I offer three “Break Up” packages. The cheapest and most popular is “the general break-up” for a low price of fifty dollars. “The engagement break-up” is a little steeper at one hundred dollars. It totally should be more because I can’t imagine being in the fiancĂ©’s shoes on this one. And the worst and most expensive break-up of all is “the divorce break-up” setting up the big jerk back a mere two hundred dollars.

I know, it sounds heartless, but really, I’m helping people who are in loveless relationships be free. Like the girl on my computer who’s staring back at me. Sometimes, no matter how badly a person wants out, they just can’t pull the trigger., which means me, does it instead. Sometimes it’s not easy, but it’s my job so I don’t let my emotions into the equation.

Right on cue, she says, “Terry hired you?” Brittany is starting the first stage in “The Process.”
And the panic button is being pushed.

“The Process” is a list I’ve carefully crafted over the course of breaking up for people. No
matter what the circumstances of the dump, the process is still the same.

The Process

1. Panic (This is the first emotion when they hear the words break-up.)
2. Disbelief (They think I’m playing a joke on them.)
3. Defensive (After they realize I’m not joking, they want to explain their side.)
4. Explanation (They want me to explain the situation all over.)
5. Denial (This is where they take it out on me and deny my existence.)
6. Anger (Awww…where my ear drum becomes busted.)
7. Acceptance (Finally! They have to acknowledge the break-up and I can end the call.)

“Yes Terry hired me to break-up with you. Your obsessive habits drive him crazy.” I only state the facts in the beginning because I know she’s only taking in one word at a time. And if I get soft, the whole call will go to hell. I show my weakness and it’s over.

“How do you know Terry?” Her voice is beginning to escalate. “Is he cheating on me with you?”
Ahh…here goes number two in “the process.” She wants to cross-examine me on how I know Terry.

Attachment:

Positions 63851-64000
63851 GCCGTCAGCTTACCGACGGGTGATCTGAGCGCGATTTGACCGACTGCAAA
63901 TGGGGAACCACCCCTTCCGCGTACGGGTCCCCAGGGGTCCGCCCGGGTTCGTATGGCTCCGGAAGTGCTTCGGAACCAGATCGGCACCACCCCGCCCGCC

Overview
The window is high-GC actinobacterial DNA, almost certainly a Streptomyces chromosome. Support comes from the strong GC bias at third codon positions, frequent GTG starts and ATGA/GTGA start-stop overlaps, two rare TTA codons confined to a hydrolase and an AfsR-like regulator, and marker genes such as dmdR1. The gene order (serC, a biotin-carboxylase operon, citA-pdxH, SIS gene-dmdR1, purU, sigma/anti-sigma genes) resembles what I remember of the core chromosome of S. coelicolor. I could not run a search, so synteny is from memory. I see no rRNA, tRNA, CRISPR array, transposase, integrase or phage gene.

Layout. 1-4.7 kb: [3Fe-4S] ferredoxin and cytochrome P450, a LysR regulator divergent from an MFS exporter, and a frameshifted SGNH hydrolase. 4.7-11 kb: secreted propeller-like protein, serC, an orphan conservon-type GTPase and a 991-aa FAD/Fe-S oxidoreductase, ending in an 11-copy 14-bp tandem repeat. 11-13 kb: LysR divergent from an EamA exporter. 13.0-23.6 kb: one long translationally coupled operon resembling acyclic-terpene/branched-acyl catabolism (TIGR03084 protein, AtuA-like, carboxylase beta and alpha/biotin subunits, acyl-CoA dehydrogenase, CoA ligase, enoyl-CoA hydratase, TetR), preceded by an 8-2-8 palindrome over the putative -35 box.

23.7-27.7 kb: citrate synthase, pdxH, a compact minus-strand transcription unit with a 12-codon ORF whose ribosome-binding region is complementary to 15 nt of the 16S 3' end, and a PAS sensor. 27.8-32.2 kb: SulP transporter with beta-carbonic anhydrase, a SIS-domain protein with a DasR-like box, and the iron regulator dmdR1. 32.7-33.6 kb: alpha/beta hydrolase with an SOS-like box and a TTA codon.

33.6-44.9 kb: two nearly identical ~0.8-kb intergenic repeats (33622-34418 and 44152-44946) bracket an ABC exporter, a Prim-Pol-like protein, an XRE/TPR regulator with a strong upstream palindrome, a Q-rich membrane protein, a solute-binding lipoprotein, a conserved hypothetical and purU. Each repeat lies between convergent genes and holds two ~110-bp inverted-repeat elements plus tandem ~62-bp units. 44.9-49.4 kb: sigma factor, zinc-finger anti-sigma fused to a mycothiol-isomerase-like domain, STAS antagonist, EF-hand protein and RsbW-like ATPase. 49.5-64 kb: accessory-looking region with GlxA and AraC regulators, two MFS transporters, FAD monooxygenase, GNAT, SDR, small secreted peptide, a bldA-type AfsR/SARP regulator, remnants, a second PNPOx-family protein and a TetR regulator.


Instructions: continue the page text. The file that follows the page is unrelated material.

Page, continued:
I take a deep breath and keep going. One thing’s for sure, this job is not easy. “No, Brit. Can I call you Brit?” I don’t wait for her answer. “He hired me to dump you because your OCD is getting in the way of your relationship.” I look at the sweet picture of Brittany that Terry sent me. I can image the fear in her eyes, especially if she’s OCD.

“I’m sorry?” She questions me like she doesn’t understand English.

“Terry emailed my online break-up service, He hired me to break up with you for him because your OCD is getting in the way of the relationship.” I practically repeat myself, but it’s usually necessary. Breakup services, after all, aren’t common like matchmaking websites. I’m one of a kind

New Fall Line Up

Over the past couple of years there hasn't been a lot of television shows that have really kept my attention (other than BIG BROTHER *shout out to Mary Godschalk and Stephanie Overton!)

This year seems different! There is a lot of commercials for new television shows with a good mix of genres.

YES! I have to say that I'm very excited about the new CHARLIE'S ANGELS!

It airs this Thursday on ABC. Since I'm deep into writing the second novel in the Olivia Davis series, I'm excited to see what the angels do to solve the crimes. I'm hoping to steal a few ideas.

On September 18, also on ABC, is the series premiere of Suburgatory.

A single father moves his carefree teenage daughter to the suburbs from the city. The previous look so fun and quirky and since I'm the queen of quirky, I'm definitely going to be giving this one a try.


I have to admit that I'm most excited about WHITNEY!!!

OMG!! I'm falling on the floor laughing at these promos!

"The silent treatment is not a punishment for your man. It's a reward. They want you to be silent. You have to talk. Talk about your future, your kids names, your cramps. Just keep talking." ~Whitney.

I think this could be the next big sitcom.

What about you? Are you looking forward to any new shows?


ONE “Quiet on the set!” yelled the man in the director’s chair, Oscar-winning producer Stephen Lemon. Actress Daisy Lemon in...